The resurgence of interest in music of the Baroque and Classical eras and the formation of now almost countless ensembles performing music from those periods on historical instruments have fostered renewed curiosity in the musical unknown. In some cases, the result of this has evolved into a situation where the details of the interpretation surpass the music being performed, but there is a more practical aspect to this evolution: the establishment of organizations whose purpose is to foster interest in the music of Haydn and Mozart's contemporaries, some of whom include Franz Hoffmeister, Antonio Rosetti, and Antonio Salieri.
The enthusiasm of these organizations has resulted in numerous scores, recordings, and concerts that further the cause of these societies. Ignaz Pleyel (1757-1831) is no exception to the trend. Music history has pronounced an indefinite judgment on this student of Haydn and colleague and friend of Mozart. While some of Pleyel's music is available on disc, we have yet to scratch the surface of his output, preferring to remember Pleyel by his later endeavors as a music publisher and manufacturer of pianos. Some posit that there was no room in the inn for the likes of Pleyel during the 19th century, and the unavoidable stylistic assignment of his work to the cubbyhole of Viennese classicism was the expected consequence, but others counter with the statement that the language of the greats did not always or accurately reflect the entire spectrum of musical life. But this pupil of Haydn earned his stripes and was the recipient of high praise during his lifetime. The high point of his career came in 1791 and 1792 when an invitation from a London concert organization--the Professional Concerts¬--brought him to the English capital, where he was to be installed as a sort of rival to his former teacher who was also in London and performing as a part of the Salomon Concerts. In order to diffuse any bad feelings between the two, the pupil sought out the teacher shortly after the former's arrival on the sceptered isle and strengthened their friendship. The result was that the two were frequently seen together and even attended each other's concerts, thereby refusing to be set one against the other.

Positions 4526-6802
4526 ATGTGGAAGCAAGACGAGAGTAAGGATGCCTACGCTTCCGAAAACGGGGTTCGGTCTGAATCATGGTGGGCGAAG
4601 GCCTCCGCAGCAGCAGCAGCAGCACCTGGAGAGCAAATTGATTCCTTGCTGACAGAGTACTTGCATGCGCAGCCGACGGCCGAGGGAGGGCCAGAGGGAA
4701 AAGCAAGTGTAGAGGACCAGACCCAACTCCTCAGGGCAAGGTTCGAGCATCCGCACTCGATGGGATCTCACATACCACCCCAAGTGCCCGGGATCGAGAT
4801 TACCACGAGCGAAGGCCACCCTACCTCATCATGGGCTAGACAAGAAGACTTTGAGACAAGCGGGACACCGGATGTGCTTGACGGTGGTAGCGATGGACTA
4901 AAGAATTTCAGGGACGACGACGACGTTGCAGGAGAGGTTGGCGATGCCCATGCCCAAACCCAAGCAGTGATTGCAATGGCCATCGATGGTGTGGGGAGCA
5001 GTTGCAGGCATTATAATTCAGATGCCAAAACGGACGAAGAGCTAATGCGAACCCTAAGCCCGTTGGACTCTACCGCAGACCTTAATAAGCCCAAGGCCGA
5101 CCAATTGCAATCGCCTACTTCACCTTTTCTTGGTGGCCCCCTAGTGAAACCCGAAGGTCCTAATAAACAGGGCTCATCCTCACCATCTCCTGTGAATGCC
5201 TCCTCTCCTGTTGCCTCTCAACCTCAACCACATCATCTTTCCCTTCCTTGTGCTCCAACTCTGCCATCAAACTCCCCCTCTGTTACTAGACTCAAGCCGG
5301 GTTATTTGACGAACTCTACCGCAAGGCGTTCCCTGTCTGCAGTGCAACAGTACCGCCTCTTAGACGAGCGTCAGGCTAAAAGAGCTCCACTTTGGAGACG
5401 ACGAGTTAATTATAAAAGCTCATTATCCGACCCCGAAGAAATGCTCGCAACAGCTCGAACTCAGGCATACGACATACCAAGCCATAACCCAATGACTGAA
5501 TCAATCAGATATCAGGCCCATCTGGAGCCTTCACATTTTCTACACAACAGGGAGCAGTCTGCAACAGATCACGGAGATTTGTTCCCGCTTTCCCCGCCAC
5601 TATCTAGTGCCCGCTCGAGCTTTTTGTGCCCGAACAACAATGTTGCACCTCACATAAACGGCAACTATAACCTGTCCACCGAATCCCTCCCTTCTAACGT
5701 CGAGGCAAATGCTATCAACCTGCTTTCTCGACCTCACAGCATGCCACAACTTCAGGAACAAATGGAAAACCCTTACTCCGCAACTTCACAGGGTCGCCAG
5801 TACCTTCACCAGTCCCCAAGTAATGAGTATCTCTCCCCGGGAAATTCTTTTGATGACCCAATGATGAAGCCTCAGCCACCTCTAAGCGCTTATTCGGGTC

Pleyel's widespread reputation as a gifted composer abounds in contemporary reports and correspondence from his colleagues, and his fame even reached the eastern shore of the young United States. The small town of Nantucket, Massachusetts, then still a whaling port, formed a Pleyel Society in 1822 "to chasten the taste of auditors," according to a notice in a newspaper. But the most significant evidence of the appeal of Pleyel's music lies in the thousands of manuscript copies that filled the shelves of archives, libraries, churches, castles, and private homes, and in the thousands of editions produced in Europe and North America. In quality the works vary greatly, although most show considerable ability and a thorough knowledge of his chosen profession. The music on this late 2008 release from cpo not only attests to Pleyel's effective and facile skill as a composer, but it also supports Mozart's deep respect and admiration for his colleague.
The first of the two concertos on this release was originally notated in C Major and published in an edition indicating it could be performed on clarinet (in C), flute, violin, or cello. This was because it was the easiest tonality for all three instruments. Pleyel ignored the trend to write for the B♭ clarinet and to write in either B♭ or E♭ major. However Dieter Klöcker transposed the Concerto to B♭ Major, allowing him to perform it on the more traditional instrument in B♭ and therefore to avoid the higher pitched and more piercing timbre of the C clarinet. The Second Concerto, while presented in its original key, also represents an effort to reach a broader market in that the cello is suggested as an alternate solo instrument. As for the Sinfonia concertante, it may be a reworking of previous and lost material for a concert series in Paris.
In my estimation, Dieter Klöcker has never made a bad recording and--with very few exceptions¬--he has¬ been consistent in introducing music-lovers to much unjustly neglected repertoire. These well-written and challenging Pleyel concertos are no exception. The technical and expressive demands are confidently confronted and easily conquered by Klöcker, whose technique is both fluid and fluent, whose melodic expressiveness leaves nothing to be desired, and whose tone is rich and woody throughout. The playing of the Southwest German Chamber Orchestra is confident, assertive, and precise with appropriate panache and energy.
Overall, this is another revelatory release and yet another winner for cpo and Klöcker.